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Characterization of abandoned and inactive mine sites: Katherine Mine, Arizona - a case history.
Moyle-PR; Iverson-SR; McNary-SW; Fay-JM
Abstract Book, U.S. Department of the Interior Conference on the Environment and Safety, April 24-28, 1995. Washington, DC: U.S. Bureau of Mines, 1995 Apr; :36
Thousands of potentially hazardous abandoned and inactive mine sites are present on public lands in the United States. The U.S. Bureau of Mines has developed procedures for characterization of those mineral-related sites prioritized as having high potential for environmental or physical hazards. The purpose of characterization is to identify the nature and extent of hazards and to determine appropriate remediation measures, if necessary. Site characterization involves careful integration of multi-disciplinary investigations, a "holistic" approach, in order to fully understand and evaluate the complex environmental relationships and problems unique to each site. The Katherine Mine, Mill, and tailings site in Mojave County, Arizona provides a good example of successful application of the characterization process. Integration of engineering, geotechnical, geochemical, hydrological, geophysical, statistical, and related disciplines with a Geographic Information System platform succeeded in identifying hazards and providing the National Park Service with sound recommendations for mitigation measures. The procedures described have wide-spread applications to mineral related sites on lands managed by Interior Department agencies.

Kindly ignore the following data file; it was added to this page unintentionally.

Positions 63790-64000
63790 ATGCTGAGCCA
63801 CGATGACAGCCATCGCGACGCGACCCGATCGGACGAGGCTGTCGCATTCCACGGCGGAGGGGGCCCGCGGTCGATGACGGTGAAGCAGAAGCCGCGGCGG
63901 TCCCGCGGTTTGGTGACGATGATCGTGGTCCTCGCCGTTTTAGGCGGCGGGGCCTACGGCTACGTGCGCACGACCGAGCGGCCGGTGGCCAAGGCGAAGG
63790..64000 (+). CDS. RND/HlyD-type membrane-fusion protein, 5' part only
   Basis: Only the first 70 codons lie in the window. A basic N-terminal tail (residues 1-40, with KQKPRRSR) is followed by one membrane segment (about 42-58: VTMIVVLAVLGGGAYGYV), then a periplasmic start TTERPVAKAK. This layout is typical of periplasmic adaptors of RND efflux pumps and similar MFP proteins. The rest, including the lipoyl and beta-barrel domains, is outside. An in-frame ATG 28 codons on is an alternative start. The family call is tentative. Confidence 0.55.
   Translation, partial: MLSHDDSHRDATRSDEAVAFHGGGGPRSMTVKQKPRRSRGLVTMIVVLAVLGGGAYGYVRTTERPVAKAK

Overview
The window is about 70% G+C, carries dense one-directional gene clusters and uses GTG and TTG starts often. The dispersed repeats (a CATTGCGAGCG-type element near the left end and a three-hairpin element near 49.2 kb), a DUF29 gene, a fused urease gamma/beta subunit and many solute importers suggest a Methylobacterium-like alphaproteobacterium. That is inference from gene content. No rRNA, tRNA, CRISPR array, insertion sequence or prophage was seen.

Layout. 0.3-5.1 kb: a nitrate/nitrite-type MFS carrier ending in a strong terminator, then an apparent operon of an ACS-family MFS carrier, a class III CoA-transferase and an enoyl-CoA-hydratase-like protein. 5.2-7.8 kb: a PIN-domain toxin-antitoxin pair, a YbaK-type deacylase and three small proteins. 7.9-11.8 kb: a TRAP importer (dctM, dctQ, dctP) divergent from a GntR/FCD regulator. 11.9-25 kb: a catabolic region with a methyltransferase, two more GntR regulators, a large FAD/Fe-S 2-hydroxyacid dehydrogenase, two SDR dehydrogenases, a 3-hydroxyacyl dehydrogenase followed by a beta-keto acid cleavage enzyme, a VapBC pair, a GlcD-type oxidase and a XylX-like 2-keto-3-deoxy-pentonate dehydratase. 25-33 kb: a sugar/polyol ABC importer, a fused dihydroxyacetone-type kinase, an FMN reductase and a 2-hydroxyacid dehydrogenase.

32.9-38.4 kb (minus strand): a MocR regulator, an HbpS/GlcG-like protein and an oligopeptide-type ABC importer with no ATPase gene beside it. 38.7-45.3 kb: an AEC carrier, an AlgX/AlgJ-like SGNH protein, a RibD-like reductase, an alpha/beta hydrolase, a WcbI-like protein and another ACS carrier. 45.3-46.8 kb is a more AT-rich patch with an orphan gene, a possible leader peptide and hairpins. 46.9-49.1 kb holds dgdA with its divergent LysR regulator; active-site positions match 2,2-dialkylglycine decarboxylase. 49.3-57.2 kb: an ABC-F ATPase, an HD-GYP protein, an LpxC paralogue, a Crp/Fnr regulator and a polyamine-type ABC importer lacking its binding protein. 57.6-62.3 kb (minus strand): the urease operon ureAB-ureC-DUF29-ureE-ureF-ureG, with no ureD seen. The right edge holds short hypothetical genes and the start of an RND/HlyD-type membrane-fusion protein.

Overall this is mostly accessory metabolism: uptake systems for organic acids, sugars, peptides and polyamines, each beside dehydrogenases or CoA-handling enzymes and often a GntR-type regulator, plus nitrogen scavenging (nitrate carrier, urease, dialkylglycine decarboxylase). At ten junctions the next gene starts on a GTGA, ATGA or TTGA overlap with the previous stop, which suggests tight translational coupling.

Mining-industry; Occupational-hazards; Hazards; Environmental-hazards; Environmental-factors; Engineering
Conference/Symposia Proceedings; Abstract
U.S. Bureau of Mines
Page last reviewed: September 2, 2020
Content source: National Institute for Occupational Safety and Health Education and Information Division